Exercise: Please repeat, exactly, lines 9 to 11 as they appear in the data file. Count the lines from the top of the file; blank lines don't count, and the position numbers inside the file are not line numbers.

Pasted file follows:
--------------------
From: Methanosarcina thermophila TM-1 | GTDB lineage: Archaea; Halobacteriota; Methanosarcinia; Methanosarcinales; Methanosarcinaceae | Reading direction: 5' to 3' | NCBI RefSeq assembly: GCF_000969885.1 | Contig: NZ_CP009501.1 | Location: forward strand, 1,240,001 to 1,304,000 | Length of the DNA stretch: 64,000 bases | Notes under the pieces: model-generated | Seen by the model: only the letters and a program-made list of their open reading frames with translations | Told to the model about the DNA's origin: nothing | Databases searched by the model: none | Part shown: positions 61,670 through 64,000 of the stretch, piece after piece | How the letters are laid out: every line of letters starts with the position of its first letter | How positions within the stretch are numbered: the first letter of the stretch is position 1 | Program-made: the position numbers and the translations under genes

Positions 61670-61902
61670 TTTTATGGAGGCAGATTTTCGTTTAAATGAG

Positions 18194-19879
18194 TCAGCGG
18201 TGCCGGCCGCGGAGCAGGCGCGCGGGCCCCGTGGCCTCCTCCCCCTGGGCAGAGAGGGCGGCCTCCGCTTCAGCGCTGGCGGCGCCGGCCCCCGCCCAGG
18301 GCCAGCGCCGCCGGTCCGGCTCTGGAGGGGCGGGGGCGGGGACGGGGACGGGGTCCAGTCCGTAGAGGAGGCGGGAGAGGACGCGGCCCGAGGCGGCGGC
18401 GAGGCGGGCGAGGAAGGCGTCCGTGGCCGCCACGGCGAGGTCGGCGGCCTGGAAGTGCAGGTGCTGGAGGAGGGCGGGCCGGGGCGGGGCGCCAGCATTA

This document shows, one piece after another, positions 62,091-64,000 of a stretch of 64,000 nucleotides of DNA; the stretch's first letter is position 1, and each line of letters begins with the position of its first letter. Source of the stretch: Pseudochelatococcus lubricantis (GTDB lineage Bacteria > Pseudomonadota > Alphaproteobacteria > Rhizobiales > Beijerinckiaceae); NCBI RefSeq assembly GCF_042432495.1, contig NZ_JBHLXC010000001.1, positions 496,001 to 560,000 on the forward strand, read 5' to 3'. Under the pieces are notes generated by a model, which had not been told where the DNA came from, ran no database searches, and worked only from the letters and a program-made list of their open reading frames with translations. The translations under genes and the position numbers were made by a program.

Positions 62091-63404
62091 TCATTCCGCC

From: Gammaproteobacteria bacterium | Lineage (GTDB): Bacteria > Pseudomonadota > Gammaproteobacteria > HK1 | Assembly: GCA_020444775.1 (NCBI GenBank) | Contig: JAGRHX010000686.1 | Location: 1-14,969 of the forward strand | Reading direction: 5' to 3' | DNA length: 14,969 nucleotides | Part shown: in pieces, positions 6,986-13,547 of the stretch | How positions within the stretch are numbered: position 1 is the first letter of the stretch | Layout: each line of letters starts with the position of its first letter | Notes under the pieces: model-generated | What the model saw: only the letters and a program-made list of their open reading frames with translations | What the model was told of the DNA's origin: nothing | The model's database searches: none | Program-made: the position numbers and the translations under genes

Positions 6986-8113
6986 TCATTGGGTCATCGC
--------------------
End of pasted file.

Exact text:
This document shows, one piece after another, positions 62,091-64,000 of a stretch of 64,000 nucleotides of DNA; the stretch's first letter is position 1, and each line of letters begins with the position of its first letter. Source of the stretch: Pseudochelatococcus lubricantis (GTDB lineage Bacteria > Pseudomonadota > Alphaproteobacteria > Rhizobiales > Beijerinckiaceae); NCBI RefSeq assembly GCF_042432495.1, contig NZ_JBHLXC010000001.1, positions 496,001 to 560,000 on the forward strand, read 5' to 3'. Under the pieces are notes generated by a model, which had not been told where the DNA came from, ran no database searches, and worked only from the letters and a program-made list of their open reading frames with translations. The translations under genes and the position numbers were made by a program.

Positions 62091-63404
62091 TCATTCCGCC